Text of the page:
Nothing, except perhaps the beauty of imagination, is sacred here. Watterson dissolves the boundaries of highbrow and lowbrow art.
The comic’s freedom is confined—it’s not totally random—yet the depths it can go to feel fathomless all the same.
Few other strips allow themselves such vastness.via Lithub
They aren’t wrong.
I would read Calvin and Hobbes not only as a young child but easily into my teens and adult life. I will still find a moment (or two) when I see one of the bigger compilations sitting around our home to flip through a few panels.
This brings me back:
… and on the days when the wind had stopped blowing and everything felt still and stricken with the melancholy of a too-short Sunday I enjoyed retreating into a room and disappearing into the world of a book collection of Calvin and Hobbes. (I had them all.)
Then someone would call me through the halls of our house, or I would simply look up, and it was like waking from a trance.
It was truly like waking from a trance, a dream, another world. And during the busy, busy week I remember thinking about how I longed for another lazy weekend.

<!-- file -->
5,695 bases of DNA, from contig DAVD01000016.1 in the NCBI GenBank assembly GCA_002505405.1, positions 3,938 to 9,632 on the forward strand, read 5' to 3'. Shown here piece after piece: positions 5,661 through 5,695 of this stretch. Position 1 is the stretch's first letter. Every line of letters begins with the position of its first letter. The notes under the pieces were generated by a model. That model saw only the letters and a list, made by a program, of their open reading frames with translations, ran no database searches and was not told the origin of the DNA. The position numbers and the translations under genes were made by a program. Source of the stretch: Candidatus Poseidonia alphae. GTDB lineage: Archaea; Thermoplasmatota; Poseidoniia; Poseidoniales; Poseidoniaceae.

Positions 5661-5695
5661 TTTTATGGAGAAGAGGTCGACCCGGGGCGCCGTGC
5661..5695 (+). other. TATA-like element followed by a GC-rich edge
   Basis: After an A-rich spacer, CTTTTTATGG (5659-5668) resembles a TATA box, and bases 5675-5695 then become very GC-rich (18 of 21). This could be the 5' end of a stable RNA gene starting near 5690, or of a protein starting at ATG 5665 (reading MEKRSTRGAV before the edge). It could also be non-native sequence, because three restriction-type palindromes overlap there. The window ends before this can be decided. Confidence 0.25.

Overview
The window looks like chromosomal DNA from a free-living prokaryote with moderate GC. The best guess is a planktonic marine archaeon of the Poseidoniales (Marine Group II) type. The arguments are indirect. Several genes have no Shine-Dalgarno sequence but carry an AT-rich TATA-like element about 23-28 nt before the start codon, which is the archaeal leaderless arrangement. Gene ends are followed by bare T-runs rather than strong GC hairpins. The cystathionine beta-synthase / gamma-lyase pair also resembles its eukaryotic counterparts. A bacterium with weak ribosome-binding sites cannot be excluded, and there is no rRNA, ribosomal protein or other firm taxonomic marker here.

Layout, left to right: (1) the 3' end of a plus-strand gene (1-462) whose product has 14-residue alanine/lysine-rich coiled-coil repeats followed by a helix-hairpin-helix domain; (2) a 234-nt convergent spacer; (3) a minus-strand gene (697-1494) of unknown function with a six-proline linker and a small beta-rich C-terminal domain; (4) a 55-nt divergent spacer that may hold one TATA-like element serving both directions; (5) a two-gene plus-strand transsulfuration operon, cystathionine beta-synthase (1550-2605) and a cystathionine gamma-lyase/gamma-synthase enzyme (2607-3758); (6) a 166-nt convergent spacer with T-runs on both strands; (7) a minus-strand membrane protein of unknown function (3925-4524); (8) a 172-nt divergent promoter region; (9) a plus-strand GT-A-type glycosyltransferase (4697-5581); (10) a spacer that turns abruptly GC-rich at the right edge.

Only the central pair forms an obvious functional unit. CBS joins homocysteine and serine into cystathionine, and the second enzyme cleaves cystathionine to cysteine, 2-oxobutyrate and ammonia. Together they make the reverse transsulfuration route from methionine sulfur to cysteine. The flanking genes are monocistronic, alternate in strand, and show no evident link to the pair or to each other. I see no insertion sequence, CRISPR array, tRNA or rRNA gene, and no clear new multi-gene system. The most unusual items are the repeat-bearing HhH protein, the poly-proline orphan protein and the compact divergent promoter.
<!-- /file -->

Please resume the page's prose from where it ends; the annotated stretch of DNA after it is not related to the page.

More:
This is probably why the strip resonated so well, so broadly, so deeply for so many folks. We all know what a “lazy Sunday” feels like.
We also know what it’s like to feel as if there’s much more to life than just what we can see with our eyes and hear with our ears, the sense of incompleteness, of being partial, divided:
Calvin, I realized, could never fully be himself; the worlds he dreamt up were always lovelier and more marvelous than the dull world he was supposed to live in.
Our struggle isn’t of just flesh and blood but of forces that are unseen, many of which reside in the deepest parts of who we are.
One of the solutions that Calvin and Hobbes proposes is one that I took hold of very early on in life: A loyal friend can make all the difference. Thankfully, I have always had my twin brother.
Perhaps this is what I will do when I retire – I’ll treat every day as a lazy Sunday and I’ll read comic books all day.